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From UFile's tax expert Gerry Vittoratos.

Top family credits and benefits

Mar 25, 2024 by Gerry Vittoratos
What are some of the most beneficial credits and benefits offered to families? Let’s find out.

Canada Child Benefit

The Canada Child Benefit is a monthly benefit paid to parents who have children in their care that are less than 18 years.

The amount of the credit paid depends on your combined family net income (individual income for single parents). The benefit for every child can go up to a maximum of (benefit year July 2024- June 2025):

  • under 6 years of age: $7,787 per year ($648.92 per month)
  • aged 6 to 17 years of age: $6,570 per year ($547.50 per month)

The benefit gets reduced for every dollar you gain beyond $36,502 and up to $79,087 and depending on the number of children in your care. The reduction goes from 13% for every dollar gained beyond $36,502 for one child to 23% for every dollar gained beyond $36,502 for four or more children. There’s a further reduction for income gained beyond $79,087.

Since the benefit is based on your combined family net income (see above), deductions you can claim on your tax return, such as RRSP contributions and home office expenses (employment expenses), will increase the benefit you can receive.

The benefit is paid out monthly, and you must file a tax return to receive it.

Child care expense deduction

You can claim child care expenses you paid for your child(ren) (under 16 years of age), regarding child care services that allow you to work or go to school, as a deduction against your net income.

You can claim the payments to the following:

  • caregivers providing child care services;
  • day nursery schools and daycare centres;
  • educational institutions, for the part of the fees that relate to child care services;
  • day camps and day sports schools where the primary goal of the camp is to care for children (an institution offering a sports study program is not a sports school);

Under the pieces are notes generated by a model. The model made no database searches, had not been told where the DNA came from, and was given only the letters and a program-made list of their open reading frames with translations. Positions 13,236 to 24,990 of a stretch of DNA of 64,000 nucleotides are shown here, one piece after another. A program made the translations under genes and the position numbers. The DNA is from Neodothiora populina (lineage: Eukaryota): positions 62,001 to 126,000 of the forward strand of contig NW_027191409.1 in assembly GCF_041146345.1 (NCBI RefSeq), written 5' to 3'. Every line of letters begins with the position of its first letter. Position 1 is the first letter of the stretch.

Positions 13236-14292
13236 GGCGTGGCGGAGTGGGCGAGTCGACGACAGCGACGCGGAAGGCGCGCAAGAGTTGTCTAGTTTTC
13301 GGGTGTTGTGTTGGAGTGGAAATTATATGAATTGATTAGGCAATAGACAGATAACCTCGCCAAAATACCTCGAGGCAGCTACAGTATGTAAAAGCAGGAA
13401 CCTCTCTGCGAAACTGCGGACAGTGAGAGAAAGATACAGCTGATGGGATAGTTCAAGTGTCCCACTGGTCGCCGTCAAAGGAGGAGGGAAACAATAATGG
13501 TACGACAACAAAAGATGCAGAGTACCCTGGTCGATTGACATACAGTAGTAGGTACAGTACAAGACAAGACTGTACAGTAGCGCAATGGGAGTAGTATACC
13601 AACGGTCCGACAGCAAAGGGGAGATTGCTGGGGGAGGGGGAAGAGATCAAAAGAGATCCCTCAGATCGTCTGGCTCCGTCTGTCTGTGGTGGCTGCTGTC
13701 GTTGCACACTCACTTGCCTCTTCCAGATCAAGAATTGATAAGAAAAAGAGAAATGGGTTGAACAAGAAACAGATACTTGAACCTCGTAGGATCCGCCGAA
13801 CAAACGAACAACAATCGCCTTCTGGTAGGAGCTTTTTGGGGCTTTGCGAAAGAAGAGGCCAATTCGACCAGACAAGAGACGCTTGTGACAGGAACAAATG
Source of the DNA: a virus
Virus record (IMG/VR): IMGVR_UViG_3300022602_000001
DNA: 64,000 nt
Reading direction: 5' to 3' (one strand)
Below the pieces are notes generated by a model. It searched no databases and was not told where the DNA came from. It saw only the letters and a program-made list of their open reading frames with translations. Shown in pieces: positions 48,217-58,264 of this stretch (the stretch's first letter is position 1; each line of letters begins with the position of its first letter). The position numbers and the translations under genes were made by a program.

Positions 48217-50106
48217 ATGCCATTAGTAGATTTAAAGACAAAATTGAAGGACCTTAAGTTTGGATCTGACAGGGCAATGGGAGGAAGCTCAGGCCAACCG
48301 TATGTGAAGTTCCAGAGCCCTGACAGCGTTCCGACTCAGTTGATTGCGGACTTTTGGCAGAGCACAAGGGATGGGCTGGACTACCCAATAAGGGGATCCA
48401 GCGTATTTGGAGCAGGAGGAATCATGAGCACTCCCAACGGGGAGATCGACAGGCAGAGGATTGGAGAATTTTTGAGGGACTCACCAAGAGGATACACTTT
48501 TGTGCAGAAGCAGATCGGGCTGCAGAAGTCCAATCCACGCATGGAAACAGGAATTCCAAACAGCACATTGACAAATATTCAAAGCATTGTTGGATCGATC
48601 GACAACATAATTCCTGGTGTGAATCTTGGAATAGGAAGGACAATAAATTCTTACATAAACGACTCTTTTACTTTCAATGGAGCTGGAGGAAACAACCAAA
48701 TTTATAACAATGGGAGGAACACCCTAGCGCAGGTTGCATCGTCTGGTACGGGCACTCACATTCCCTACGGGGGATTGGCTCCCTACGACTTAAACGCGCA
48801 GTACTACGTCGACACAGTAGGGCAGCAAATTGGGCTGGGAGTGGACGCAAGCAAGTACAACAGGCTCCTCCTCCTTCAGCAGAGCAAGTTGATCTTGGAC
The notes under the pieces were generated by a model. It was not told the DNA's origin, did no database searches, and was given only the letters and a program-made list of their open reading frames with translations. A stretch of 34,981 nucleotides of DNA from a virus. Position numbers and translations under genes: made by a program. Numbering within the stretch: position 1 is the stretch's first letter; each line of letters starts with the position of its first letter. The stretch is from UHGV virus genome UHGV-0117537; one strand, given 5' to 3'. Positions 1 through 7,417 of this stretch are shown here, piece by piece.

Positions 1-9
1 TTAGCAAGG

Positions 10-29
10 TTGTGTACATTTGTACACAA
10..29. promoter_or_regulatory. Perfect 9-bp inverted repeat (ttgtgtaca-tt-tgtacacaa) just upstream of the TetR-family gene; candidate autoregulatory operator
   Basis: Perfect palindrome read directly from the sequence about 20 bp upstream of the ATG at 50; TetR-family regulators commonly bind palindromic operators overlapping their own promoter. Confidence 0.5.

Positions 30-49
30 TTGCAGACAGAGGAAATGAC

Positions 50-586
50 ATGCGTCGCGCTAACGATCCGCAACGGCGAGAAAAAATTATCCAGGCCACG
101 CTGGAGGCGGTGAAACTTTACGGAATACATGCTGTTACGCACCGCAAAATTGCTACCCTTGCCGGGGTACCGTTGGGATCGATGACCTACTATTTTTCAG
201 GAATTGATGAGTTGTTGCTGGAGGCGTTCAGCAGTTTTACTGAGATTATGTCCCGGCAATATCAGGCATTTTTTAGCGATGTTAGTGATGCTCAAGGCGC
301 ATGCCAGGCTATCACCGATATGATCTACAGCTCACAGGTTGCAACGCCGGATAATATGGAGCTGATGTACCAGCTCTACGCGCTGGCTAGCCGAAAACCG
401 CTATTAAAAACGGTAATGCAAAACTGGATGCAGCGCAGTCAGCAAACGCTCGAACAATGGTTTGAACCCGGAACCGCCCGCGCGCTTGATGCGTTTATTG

• boarding schools, overnight sports schools, or camps where lodging is involved.

The amount you can claim as a deduction is the lesser of:

  • Child care expenses;
  • basic limit per child ($8,000 for every child less than 6 and $5,000 for every child 6 and above);
  • 2/3 of earned income (employment, self-employment, taxable scholarships).

In the case of a couple, only the lower net income spouse can claim the deduction. However, if the lower-income spouse is in full-time/part-time studies, hospitalized, disabled, etc., then the higher income spouse can claim a portion of the child care expenses deduction for the weeks/months these situations mentioned apply.

RESP

A Registered Education Savings Plan (RESP) is a tax-sheltered account that allows you to save money for your children’s post-secondary education. While contributions to an RESP are not tax deductible, the gains earned within the account are tax-sheltered (just like an RRSP and a TFSA). Moreover, the federal government will add a contribution for every dollar you put into the plan.

When your child enrolls in a post-secondary education program, they can start pulling out of the plan to pay for their tuition fees.

The benefits of an RESP are:

  • the gains within the plan are tax sheltered;
  • the government gives you additional grants for every dollar contributed;